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Understanding the challenges and opportunities of CFR testing with SPECT

Posted on: 11.17.16

Coronary Flow Reserve (CFR) quantification, used in conjunction with Myocardial Perfusion Imaging (MPI), can potentially help to rule out Coronary Artery Disease (CAD). Coronary Flow Reserve compares the myocardial blood flow at peak hyperemia (stress) with the myocardial blood flow at rest.

Currently, most coronary flow reserve testing is performed during cardiac PET imaging, but advancements in technology and the software used to process the data are enabling SPECT cameras to perform CFR evaluation. The lower overall cost of SPECT makes this improvement a promising development for patients and the healthcare system. While this is a positive step, there are some important factors to examine and consider when exploring CFR imaging with a SPECT camera.

Adjustments for CFR testing with SPECT

Longer Test Times: CFR evaluation requires an additional 6-8 minutes of dynamic imaging at time of rest and at time of stress, prior to Myocardial Perfusion SPECT. Patients would no longer be injected and sent away for perfusion imaging at a later time, but rather they must be positioned for imaging at the time of injection. Although the camera may offer the additional benefit of CFR evaluation, the additional acquisition time requirements may lower patient throughput statistics.

No treadmill/exercise stress: Since the patient is positioned prior to the exam and will be imaged at the time of injection, this limits patients to a pharmaceutical stress procedure, which may not be the preferred method. This method will also increase the cost of performing the test and is currently only reimbursed when there is a documented reason that a patient is unable to physically perform a mechanical treadmill stress test.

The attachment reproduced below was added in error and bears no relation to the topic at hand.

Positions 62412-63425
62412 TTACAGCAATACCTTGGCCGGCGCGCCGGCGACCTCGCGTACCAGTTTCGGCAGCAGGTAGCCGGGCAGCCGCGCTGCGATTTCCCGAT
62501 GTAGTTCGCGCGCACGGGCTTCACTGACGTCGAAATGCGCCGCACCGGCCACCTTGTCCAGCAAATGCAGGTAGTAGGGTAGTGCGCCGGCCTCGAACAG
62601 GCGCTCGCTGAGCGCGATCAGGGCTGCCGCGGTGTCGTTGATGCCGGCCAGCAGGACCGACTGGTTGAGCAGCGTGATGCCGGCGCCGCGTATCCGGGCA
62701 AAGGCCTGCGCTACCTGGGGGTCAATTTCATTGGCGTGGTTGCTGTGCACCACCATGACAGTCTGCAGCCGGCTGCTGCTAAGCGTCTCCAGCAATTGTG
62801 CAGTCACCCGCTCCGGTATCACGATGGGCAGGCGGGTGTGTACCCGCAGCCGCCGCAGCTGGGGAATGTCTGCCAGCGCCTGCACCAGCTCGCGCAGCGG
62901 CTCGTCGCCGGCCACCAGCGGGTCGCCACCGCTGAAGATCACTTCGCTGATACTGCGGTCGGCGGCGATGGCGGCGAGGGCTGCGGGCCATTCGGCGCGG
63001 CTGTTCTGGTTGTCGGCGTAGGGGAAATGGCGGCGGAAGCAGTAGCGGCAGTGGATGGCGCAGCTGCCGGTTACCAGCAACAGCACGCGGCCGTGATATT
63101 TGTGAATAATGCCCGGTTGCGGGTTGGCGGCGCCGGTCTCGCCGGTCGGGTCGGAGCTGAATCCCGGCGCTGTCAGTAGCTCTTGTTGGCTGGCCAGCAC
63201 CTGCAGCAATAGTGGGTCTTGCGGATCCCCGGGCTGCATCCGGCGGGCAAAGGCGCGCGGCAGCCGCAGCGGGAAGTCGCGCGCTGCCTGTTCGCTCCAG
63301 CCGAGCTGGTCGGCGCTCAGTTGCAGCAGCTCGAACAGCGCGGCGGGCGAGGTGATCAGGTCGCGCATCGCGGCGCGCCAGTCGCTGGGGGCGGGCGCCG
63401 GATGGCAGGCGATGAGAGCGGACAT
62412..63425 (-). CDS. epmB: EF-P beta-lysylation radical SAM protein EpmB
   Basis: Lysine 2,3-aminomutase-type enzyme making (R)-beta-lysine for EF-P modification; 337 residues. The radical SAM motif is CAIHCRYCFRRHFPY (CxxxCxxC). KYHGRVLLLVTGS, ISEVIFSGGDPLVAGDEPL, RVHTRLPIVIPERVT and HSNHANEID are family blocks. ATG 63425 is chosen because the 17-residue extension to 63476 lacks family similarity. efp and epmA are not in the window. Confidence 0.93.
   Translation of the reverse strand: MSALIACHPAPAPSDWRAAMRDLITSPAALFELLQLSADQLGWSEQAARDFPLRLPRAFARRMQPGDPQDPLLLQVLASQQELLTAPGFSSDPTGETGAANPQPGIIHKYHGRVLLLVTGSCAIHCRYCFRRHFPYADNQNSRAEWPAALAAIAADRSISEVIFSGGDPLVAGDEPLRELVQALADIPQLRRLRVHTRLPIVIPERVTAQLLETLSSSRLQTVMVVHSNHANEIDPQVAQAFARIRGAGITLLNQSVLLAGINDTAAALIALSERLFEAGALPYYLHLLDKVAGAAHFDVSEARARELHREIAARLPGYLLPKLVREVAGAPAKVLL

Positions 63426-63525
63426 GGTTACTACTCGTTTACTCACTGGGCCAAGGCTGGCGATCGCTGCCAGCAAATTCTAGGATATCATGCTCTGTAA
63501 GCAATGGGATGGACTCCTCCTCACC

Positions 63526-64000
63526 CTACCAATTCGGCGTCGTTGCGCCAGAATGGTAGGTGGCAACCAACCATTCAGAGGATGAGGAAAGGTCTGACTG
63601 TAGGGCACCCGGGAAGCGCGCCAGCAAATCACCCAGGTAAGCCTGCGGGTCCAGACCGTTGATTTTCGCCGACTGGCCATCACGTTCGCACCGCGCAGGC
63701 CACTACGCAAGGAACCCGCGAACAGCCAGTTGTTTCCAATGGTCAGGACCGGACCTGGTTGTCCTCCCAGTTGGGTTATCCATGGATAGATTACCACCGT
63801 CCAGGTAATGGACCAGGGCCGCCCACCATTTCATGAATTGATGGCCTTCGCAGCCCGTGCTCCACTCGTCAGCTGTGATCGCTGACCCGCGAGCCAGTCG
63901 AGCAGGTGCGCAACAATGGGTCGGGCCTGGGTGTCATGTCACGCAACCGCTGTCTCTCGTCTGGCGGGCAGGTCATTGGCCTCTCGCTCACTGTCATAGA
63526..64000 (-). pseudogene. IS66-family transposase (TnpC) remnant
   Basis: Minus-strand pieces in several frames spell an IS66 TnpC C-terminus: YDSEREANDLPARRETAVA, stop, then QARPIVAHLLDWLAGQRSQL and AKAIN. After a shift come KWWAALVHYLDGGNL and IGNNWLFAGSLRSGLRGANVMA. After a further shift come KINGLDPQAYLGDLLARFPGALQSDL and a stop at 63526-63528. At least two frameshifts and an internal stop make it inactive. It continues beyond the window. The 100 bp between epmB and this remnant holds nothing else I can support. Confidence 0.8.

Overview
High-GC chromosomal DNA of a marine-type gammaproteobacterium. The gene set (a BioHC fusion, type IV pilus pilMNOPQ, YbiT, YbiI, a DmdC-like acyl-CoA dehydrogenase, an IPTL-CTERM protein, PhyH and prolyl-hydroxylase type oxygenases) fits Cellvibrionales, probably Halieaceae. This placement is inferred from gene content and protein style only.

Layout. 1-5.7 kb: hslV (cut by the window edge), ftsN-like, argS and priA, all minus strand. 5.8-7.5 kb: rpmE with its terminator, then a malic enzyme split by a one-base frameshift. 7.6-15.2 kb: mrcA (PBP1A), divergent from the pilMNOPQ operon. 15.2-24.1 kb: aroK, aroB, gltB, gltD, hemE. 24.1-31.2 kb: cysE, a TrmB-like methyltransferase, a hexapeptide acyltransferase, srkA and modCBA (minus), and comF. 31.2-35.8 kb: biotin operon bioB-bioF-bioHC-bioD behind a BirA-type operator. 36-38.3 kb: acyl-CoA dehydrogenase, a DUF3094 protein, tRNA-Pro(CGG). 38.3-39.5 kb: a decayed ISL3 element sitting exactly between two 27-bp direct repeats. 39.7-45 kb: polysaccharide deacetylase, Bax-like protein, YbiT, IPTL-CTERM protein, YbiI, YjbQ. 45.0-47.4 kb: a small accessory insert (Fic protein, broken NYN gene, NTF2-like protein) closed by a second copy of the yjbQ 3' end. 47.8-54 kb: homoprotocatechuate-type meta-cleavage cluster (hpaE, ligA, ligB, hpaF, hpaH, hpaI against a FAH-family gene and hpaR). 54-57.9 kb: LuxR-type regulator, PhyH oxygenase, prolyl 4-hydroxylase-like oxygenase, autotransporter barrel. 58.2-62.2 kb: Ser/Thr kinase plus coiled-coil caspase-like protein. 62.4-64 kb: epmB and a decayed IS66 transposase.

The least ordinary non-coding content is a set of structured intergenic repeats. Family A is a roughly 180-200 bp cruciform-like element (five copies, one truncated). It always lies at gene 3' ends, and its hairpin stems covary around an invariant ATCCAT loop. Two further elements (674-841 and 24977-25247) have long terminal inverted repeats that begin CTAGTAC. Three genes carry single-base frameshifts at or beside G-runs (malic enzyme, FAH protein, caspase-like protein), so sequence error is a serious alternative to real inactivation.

Additional costs for an injector: The injection, both at rest and at stress, will need to be administered at a specific volume and rate, which will require an injector.

Additional costs for software: Currently, the CFR calculation is not a standard software application. Evaluating CFR may require an additional licensing cost depending on your software package.

No MPI clinical guideline requirement: Although CFR quantification can be a potential benefit in diagnosing triple vessel disease, it has not yet been established as a clinical guideline requirement or standard. As there is no clinical guideline or standard, there is currently no incremental reimbursement or payment to offset all of the various incremental costs associated with performing CFR quantification.

Effective calculations: As with all nuclear medicine studies, good count statistics are needed to produce clinically valid data. Factors such as reduced dose and patient size can easily affect count statistics. Physicians may still hesitate to call a study abnormal based solely on CFR quantification, especially if the perfusion images appear completely normal.

CFR testing is not yet standard practice with SPECT Myocardial Perfusion Imaging and is only applicable to a small subset of patients, but technological equipment updates are in the works. Stay tuned as progress continues.



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